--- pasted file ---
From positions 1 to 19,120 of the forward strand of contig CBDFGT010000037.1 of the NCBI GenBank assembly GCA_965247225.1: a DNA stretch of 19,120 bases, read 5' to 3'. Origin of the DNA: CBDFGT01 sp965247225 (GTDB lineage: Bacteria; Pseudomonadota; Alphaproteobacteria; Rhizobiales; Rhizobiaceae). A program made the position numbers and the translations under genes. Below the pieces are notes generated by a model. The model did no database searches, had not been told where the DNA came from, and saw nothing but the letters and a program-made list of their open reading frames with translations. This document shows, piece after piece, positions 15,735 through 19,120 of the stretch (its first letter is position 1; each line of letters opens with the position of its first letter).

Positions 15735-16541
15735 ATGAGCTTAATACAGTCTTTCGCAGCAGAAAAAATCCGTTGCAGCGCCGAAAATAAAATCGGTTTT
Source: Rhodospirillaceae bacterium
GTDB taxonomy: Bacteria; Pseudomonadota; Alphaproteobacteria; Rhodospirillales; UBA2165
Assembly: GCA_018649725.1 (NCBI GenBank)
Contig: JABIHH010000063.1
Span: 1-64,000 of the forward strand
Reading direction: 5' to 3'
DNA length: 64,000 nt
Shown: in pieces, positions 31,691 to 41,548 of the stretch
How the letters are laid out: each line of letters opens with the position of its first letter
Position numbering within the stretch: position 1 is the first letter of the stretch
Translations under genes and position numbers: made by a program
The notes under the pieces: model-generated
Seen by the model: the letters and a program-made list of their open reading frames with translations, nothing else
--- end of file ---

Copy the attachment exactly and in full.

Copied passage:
From positions 1 to 19,120 of the forward strand of contig CBDFGT010000037.1 of the NCBI GenBank assembly GCA_965247225.1: a DNA stretch of 19,120 bases, read 5' to 3'. Origin of the DNA: CBDFGT01 sp965247225 (GTDB lineage: Bacteria; Pseudomonadota; Alphaproteobacteria; Rhizobiales; Rhizobiaceae). A program made the position numbers and the translations under genes. Below the pieces are notes generated by a model. The model did no database searches, had not been told where the DNA came from, and saw nothing but the letters and a program-made list of their open reading frames with translations. This document shows, piece after piece, positions 15,735 through 19,120 of the stretch (its first letter is position 1; each line of letters opens with the position of its first letter).

Positions 15735-16541
15735 ATGAGCTTAATACAGTCTTTCGCAGCAGAAAAAATCCGTTGCAGCGCCGAAAATAAAATCGGTTTT
Source: Rhodospirillaceae bacterium
GTDB taxonomy: Bacteria; Pseudomonadota; Alphaproteobacteria; Rhodospirillales; UBA2165
Assembly: GCA_018649725.1 (NCBI GenBank)
Contig: JABIHH010000063.1
Span: 1-64,000 of the forward strand
Reading direction: 5' to 3'
DNA length: 64,000 nt
Shown: in pieces, positions 31,691 to 41,548 of the stretch
How the letters are laid out: each line of letters opens with the position of its first letter
Position numbering within the stretch: position 1 is the first letter of the stretch
Translations under genes and position numbers: made by a program
The notes under the pieces: model-generated
Seen by the model: the letters and a program-made list of their open reading frames with translations, nothing else